CVs: Writing and editing one is possibly the most narcissistic exercise you will encounter during the great job search. The awfulness of such is trumped only by the embarrassing spiels that are required at the interview stage, or possibly ‘training’ tasks once you’ve actually been accepted.
In one such case we were all handed out oranges which we were asked to peel. This (obviously) was to demonstrate how customers can be bitter ‘on the outside’ but sweet ‘in the middle’. My inherent cynicism flared and I could barely stop myself from walking out of the room. Especially when 5 minutes later, 15 peeled or half peeled oranges were collected up and thrown in the bin.
Returning to the CV – well, they are no longer worth anything. Yes, at school you did have CV master classes, and yes, current pupils still do. However, a large proportion of employers now totally disregard them, as everything’s online now. Application forms are 12 pages long for a part-time retail position. Application forms which ask for the EXACT SAME information that is on your CV.
Before you could just fire off CVs with appropriate cover letters, or really old school – go and hand them out in person. Now you have to spend literally hours filling out form after form, over and over. And don’t even get me started on trying to ‘tick’ boxes. I am not very computer literate, to say the least. Yet at least I have plenty of time, a laptop and internet access, all of which I am very grateful for (please refer to the link at the bottom of the page regarding the impact not having computer and internet access has on education).
There have been times during my job search when I have not had a PC at all, or have been waiting to get a property connected to the Internet. In these times I have used the library as my connection point. I don’t know if you have recently tried to use a computer in a library, but here’s my experience:
Firstly you have to find a library that hasn’t been closed down, preferably within walking distance, as you don’t have money to travel. Then you have to ask/find/wait for a free computer. Log in – this will take anywhere between 1 to 5 minutes, depending on the speed of the computer – slow, or really slow. This is eating into your allotted half hour.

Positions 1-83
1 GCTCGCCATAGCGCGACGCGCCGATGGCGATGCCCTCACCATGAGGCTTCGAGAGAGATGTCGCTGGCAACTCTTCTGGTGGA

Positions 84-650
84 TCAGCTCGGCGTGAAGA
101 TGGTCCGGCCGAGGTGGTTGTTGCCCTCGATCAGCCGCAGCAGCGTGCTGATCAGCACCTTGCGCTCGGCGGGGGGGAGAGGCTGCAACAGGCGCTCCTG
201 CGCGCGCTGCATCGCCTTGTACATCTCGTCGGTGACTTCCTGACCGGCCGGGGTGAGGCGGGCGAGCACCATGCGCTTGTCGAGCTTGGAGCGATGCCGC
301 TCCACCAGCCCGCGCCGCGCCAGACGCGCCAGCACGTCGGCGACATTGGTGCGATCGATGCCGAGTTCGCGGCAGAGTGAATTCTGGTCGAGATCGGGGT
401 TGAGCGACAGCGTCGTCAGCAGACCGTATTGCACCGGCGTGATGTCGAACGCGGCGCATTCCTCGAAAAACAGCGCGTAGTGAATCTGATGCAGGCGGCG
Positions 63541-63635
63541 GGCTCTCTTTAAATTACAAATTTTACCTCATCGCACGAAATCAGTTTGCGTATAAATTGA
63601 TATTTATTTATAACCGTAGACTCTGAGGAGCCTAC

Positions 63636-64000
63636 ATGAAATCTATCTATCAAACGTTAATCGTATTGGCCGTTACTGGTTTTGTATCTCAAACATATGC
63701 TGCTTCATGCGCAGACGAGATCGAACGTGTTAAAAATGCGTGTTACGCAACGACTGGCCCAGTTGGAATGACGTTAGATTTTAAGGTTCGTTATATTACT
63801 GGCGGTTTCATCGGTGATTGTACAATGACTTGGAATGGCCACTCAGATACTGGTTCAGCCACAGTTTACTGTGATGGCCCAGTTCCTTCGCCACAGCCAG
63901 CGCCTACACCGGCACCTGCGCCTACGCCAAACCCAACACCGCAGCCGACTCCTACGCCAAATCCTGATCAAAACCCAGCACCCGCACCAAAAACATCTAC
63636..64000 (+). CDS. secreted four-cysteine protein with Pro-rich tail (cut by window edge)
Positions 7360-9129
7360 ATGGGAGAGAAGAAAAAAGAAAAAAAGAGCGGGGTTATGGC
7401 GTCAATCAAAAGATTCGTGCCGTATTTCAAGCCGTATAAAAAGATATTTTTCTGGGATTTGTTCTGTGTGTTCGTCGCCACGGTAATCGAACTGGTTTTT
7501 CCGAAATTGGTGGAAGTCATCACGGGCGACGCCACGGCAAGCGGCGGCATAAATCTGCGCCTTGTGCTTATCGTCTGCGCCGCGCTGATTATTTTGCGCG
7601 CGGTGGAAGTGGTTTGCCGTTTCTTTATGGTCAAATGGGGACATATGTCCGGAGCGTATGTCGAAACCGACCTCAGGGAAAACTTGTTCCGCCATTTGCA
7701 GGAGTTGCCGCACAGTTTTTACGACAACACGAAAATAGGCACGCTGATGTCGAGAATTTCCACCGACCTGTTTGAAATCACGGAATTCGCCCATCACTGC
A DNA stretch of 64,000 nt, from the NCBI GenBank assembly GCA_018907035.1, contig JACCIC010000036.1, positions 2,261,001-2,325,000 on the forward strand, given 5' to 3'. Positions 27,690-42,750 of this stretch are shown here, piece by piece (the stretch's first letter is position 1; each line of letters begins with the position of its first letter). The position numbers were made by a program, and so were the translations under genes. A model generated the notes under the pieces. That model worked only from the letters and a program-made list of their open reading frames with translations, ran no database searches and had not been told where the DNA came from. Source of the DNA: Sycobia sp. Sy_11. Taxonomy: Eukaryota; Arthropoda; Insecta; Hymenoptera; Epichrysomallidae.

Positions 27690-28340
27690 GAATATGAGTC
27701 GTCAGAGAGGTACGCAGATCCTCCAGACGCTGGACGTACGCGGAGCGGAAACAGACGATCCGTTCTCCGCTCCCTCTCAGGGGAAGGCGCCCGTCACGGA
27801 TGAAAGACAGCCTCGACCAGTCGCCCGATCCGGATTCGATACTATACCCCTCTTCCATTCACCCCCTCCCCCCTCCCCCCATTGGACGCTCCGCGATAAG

By the time you get the Internet loaded and actually begin searching for work in your area, you are in a race against time (as you are constantly reminded by the bottom right hand of the screen). You begin an application form. You are logged off before you can complete it.
You traipse home, rehearsing a speech in your head about free access to the Internet for all. The next day you get up and repeat the whole sorry affair again, out of guilt that you at least have to try, right?
The other option is the jobcentre. They have machines where you can search for jobs and print out details of suitable vacancies. This is great, but really no more helpful than an old-fashioned newspaper, as with all likeliness you will still have to apply online.
The whole process is long and demotivating, whichever way you go about it. Sometimes you feel like screaming “EMPLOY ME DARN IT! I can do this; I would be totally BRILLIANT in this job!” Sometimes you get excited at a particularly good vacancy and imagine that you have pretty much NAILED the application, only to hear nothing back at all.
A lot of the time, it’s difficult to even understand what the job is exactly. It feels like trying to decipher an ancient code. I usually take this as a sign that I am not qualified and move on. I am truly beginning to wonder how on earth anyone navigates through all of this, ideally remaining sane and preferably coming out with a job at the end of it all.
Please excuse me; I have a whole virtual pile of forms to fill in.
ABOUT AUTHOR: Emily Ferret. Thank the author by visiting her blog.